Comparing the Physical and Mental Effects of Using Movement Breaks or Physically Active Learning within Curriculum Time: A Multi-School Cluster Randomised Controlled Trial

Liam Hill, Shania Boom, Daniel Bingham, Andy Daly-Smith, Bryn Llewellyn, Jessica Davison

Research output: Working paperPreprint

Abstract / Description of output

Purpose: Physically Active learning (PAL) and Movement Breaks (MBs) are popular methods for encouraging increased Physical Activity (PA) within curriculum time. Both have also been claimed to enhance pupil’s cognitive and academic performances. However, existing research evidence is inconsistent in finding support for such claims and there are no studies directly comparing the two methods. Consequently, this study investigated the acute effects of lessons taught using PAL or incorporating MBs on pupil’s Cognitive and Academic Performances (AP) and PA Levels. Method: 355 children (aged 8-10 years) from three schools in Northern England participated in a cluster-randomised trial. Classes of pupils were assigned to participate in one of the three types of, 45 min long, mathematics lesson (Lesson-type: PAL, MB or Traditional). Physical activity during lessons was measured using accelerometery and pre- and postlesson participants completed a battery of standardised assessments assessing of their Maths Fluency (measure of AP) and Cognitive (Attentional) Control. Results: Compared to Traditional (sedentary) lessons, PAL and MB lessons were associated with pupils being significantly more Moderately to Vigorously Physically Active during lesson time (95% CI: +9.86 to 11.06 min). PAL lessons also reduced time spent sedentary by a significantly larger margin than lessons incorporating a MB (95% CI: -16.60 to 21.70 min). However, variation over time in Maths Fluency and Attentional Control measures were not significantly moderated by Lesson-Type, with Bayes Factors indicating evidence in favour of null hypothesis (All Time X Lesson-Type interactions had a BF10 ranging from 0.29 to 0.04). Conclusion: Both PAL and MBs effectively increase student’s PA levels during curriculum time. These benefits do not come at the expense of academic or cognitive performances but neither do these outcomes appear acutely enhanced. 3 Short Title: Effects of increasing PA within Curriculum Time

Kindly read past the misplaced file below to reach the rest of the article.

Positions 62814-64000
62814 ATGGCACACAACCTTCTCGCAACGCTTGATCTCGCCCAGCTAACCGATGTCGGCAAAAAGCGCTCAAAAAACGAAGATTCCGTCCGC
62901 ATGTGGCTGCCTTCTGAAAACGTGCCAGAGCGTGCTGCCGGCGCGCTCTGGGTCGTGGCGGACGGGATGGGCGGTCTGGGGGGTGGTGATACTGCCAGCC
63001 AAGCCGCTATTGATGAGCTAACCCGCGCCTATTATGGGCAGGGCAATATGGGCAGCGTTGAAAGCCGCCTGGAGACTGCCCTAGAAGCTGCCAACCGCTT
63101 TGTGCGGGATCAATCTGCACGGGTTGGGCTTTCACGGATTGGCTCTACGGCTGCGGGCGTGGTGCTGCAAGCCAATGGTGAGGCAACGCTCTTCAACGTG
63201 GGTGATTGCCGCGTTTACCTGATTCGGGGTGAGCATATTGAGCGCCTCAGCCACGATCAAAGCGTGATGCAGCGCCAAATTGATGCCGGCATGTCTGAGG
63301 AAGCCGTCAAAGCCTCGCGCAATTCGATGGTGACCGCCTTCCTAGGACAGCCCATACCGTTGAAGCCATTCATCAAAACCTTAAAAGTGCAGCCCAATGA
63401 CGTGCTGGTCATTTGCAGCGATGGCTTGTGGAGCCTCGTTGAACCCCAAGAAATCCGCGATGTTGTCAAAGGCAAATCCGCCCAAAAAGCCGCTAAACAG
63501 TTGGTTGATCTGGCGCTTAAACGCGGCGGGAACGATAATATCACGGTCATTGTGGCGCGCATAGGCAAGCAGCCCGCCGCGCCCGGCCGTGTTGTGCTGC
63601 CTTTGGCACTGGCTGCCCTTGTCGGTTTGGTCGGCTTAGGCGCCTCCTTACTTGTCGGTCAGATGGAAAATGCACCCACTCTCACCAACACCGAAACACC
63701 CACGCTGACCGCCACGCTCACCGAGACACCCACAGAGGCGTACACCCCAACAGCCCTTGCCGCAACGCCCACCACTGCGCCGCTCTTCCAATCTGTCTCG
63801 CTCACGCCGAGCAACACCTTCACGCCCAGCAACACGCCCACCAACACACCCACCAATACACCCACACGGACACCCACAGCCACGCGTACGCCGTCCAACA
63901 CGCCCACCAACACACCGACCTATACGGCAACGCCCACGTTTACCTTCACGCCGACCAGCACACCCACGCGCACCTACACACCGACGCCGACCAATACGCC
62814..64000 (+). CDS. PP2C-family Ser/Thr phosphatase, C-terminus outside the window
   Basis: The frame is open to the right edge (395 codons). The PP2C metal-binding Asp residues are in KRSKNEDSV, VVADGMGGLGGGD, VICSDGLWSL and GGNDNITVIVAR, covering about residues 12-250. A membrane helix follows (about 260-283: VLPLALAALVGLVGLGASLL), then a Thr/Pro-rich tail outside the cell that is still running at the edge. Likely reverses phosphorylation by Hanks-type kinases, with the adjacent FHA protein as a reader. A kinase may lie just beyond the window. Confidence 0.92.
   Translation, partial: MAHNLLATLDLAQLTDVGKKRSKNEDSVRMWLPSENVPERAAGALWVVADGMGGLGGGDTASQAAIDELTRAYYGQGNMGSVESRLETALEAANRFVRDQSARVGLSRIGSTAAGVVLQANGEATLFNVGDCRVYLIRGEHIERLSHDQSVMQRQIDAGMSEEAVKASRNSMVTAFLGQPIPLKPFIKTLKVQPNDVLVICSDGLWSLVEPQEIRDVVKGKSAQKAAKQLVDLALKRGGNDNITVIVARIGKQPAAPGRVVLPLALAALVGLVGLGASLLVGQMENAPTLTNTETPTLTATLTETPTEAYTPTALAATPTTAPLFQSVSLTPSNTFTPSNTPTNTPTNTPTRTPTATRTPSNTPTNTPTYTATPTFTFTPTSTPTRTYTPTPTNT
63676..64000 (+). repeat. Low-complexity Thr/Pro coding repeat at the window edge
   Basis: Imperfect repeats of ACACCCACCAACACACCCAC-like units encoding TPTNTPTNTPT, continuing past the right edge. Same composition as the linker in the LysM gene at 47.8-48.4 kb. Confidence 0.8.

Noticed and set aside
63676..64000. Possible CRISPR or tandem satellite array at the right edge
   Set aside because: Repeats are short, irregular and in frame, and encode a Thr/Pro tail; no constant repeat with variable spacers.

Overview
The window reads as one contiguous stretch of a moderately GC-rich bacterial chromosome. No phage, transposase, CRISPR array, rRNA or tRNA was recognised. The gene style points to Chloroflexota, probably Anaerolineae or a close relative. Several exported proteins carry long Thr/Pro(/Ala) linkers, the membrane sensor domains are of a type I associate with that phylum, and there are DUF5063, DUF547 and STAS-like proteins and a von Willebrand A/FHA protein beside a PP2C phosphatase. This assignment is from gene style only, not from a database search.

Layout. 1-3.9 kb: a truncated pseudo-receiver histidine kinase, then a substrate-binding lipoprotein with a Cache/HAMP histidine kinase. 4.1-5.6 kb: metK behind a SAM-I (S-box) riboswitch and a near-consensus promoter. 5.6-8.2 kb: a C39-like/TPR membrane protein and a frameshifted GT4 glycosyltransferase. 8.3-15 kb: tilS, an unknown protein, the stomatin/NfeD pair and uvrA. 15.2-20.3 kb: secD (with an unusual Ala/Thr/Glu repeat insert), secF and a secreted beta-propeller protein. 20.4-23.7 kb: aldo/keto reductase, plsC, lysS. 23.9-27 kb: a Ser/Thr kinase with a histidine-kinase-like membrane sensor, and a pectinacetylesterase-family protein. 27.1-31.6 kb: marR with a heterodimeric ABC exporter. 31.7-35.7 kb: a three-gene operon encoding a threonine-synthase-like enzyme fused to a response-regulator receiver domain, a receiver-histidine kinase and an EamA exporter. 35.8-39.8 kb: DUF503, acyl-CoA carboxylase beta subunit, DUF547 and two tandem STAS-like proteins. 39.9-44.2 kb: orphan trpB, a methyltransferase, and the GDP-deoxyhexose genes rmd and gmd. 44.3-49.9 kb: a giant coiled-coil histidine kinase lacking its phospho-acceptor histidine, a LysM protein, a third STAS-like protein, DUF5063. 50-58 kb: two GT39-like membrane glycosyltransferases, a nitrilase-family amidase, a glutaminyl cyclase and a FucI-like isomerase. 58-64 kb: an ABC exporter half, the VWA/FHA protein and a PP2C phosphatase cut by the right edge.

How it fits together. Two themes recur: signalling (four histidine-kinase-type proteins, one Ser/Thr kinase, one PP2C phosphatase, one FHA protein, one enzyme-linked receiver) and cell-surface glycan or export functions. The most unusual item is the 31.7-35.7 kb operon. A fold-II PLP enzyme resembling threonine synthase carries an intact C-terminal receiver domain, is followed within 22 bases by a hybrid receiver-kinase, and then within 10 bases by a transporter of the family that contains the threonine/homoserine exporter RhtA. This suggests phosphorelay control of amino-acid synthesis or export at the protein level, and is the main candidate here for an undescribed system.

Original languageEnglish
PublisherPsyArXiv
DOIs
Publication statusPublished - 23 Feb 2024

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